Conventional wisdom says yes or mostly. But consider the following simple derivation:

Let $y = \prod_{i=1}^M x_i$ where $x_i\sim U(0,1)$. Then from independence, $E[y] = 2^{-M}$.

Now, if we let $z = \ln y = \sum_{i=0}^M \ln x_i$ we can use the central limit theorem to claim that $z\sim Norm(\mu=-M,\sigma^2 = M)$ where we get $\mu = M \int_0^1 \ln x dx = -M$ and $\sigma^2 = M\int_0^1 (\ln x + 1)^2 dx = M$ from the standard change-of-variable equations for $\ln x$ combined with the CLT. This leads to a Log-Normal distribution of y as: $$f_Y(y) = \frac{1}{y\sqrt{2\pi M}}e^{-\frac{(\ln y +M)^2}{2M}} $$ Great! We got a distribution for $y$. But if you try and calculate the expectation now, you get $e^{\mu + \frac{\sigma^2}{2}} = e^{-M/2} \neq 2^{-M}$. What's worse, if you look at the asymptotic behavior, $e^{-M/2} \gg 2^{-M}$ as $M\rightarrow \infty$.

This doesn't make sense to me. How can $z$ be considered "normal" in the limit of large numbers if it leads to a divergent systematic deviation in the calculation of the expectation of $y$? Is this an artifact of the finite support in $x_i$? If so, how to take it into account? More importantly, if $y$ is not really Log-Normal, to what degree are calculations of other properties valid? Ultimately, I need to be able to predict the most probable value (mode) of $y$. Can I quantify the extent to which $y$ is not quite Log Normal and present some kind of bounds on the accuracy of my calculations?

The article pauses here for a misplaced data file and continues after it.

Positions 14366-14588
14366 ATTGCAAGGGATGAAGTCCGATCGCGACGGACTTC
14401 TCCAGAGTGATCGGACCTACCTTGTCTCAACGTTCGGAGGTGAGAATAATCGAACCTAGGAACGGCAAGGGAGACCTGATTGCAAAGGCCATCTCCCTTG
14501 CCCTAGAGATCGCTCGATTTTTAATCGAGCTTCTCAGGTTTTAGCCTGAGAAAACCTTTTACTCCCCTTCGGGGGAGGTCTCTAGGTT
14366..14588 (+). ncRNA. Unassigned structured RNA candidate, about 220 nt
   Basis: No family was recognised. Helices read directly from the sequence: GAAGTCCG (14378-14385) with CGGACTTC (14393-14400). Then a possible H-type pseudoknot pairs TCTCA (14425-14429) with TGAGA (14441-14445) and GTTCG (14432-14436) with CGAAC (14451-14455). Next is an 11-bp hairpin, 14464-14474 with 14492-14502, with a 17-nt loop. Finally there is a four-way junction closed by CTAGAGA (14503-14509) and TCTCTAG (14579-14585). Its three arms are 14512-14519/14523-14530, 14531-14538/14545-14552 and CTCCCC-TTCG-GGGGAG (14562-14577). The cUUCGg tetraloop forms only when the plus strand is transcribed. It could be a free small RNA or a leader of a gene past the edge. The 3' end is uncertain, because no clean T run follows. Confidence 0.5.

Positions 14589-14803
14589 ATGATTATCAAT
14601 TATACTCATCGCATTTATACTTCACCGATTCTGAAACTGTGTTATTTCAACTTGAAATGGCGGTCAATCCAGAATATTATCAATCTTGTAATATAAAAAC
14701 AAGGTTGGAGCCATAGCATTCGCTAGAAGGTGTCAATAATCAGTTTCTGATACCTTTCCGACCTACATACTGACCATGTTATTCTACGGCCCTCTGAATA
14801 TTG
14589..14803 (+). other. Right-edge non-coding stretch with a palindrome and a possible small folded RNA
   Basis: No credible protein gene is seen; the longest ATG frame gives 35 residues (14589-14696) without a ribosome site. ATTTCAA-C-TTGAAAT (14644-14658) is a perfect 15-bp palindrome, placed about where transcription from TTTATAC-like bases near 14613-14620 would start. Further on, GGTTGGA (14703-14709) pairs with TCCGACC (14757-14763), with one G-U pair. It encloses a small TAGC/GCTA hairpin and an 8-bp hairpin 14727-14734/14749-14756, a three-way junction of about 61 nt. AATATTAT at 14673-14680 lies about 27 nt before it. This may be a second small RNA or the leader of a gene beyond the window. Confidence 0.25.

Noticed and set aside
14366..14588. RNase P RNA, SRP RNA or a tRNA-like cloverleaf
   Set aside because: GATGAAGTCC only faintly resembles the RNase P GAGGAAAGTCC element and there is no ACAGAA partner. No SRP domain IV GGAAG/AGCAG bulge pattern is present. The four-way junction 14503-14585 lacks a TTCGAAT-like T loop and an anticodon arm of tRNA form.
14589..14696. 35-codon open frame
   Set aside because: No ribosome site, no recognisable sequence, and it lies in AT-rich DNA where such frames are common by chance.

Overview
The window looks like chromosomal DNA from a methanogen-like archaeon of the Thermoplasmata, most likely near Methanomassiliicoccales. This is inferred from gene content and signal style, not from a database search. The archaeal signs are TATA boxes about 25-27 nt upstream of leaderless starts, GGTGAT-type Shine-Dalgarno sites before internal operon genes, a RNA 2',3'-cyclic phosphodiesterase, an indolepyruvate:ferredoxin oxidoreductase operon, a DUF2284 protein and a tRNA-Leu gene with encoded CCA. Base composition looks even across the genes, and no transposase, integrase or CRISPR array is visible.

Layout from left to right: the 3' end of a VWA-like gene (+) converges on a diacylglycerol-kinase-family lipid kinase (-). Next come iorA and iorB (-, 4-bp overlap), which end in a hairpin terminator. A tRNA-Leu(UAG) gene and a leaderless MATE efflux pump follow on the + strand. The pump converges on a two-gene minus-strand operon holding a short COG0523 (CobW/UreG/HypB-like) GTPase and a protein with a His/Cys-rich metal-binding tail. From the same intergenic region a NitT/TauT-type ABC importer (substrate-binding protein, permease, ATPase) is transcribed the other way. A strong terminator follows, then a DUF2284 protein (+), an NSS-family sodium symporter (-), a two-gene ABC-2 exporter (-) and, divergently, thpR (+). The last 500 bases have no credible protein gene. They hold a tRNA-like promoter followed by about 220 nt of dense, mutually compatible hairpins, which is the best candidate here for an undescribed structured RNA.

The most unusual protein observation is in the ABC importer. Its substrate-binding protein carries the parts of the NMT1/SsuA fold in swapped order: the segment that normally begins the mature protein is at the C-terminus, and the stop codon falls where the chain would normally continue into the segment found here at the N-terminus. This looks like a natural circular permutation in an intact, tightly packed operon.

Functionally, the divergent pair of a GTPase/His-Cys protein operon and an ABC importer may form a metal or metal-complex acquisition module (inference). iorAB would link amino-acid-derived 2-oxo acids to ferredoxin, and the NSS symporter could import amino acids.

As you defined $z$, it will always be negative, and thus cannot be Normal. You can find its density as follows:

If $U$ is a Uniform $(0,1)$ r.v. then $P[-\log(U) \leq x] = P[U \geq e^{-x}] = 1 - e^{-x}$ for all $x \in [0,\infty)$, so $-\log U$ is an exponential r.v. with $\lambda=1$. That means that $$ -\sum_{i=1}^M \log(x_i) \sim \text{Gamma}(M,1), $$ i.e., the density of $-Z$ is $$ f_{-Z}(z) = \frac{z^{M-1} e^{-z}}{(M-1)!}, \ \ z > 0. $$ Then using a simple change of variable the density for $Z$ is $$ f_Z(z) = \frac{(-z)^{M-1} e^z}{(M-1)!}, \ \ z \leq 0. $$

I also don't see how you've used the CLT.

  • $\begingroup$ Indeed, that seems correct. But this gives me $f_Y(y) = \frac{(-\ln y)^{M-1}}{(M-1)!)}$ which gives a mode of 0 (because it diverges as $y\rightarrow 0$) which isn't right... $\endgroup$ – mmdanziger Apr 4 '14 at 8:02
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    $\begingroup$ Here is a check for $M=2$: \begin{align} P[U_1U_2 \geq x] &= \int_x^1 \int_{x/u_1}^1 du_2du_1 \\ &= \int_x^1(1-x/u_1)du_1 \\ &= 1 - x + x\ln x \end{align} so $$\frac{d}{dx} P[U_1U_2 \leq x] = \frac{d}{dx}(x - x\ln x) = -\ln x.$$ I think the result is correct as stated $\endgroup$ – user139388 Apr 6 '14 at 5:40
  • $\begingroup$ Yes, you're right. The mode is 0. $\endgroup$ – mmdanziger Apr 6 '14 at 9:09

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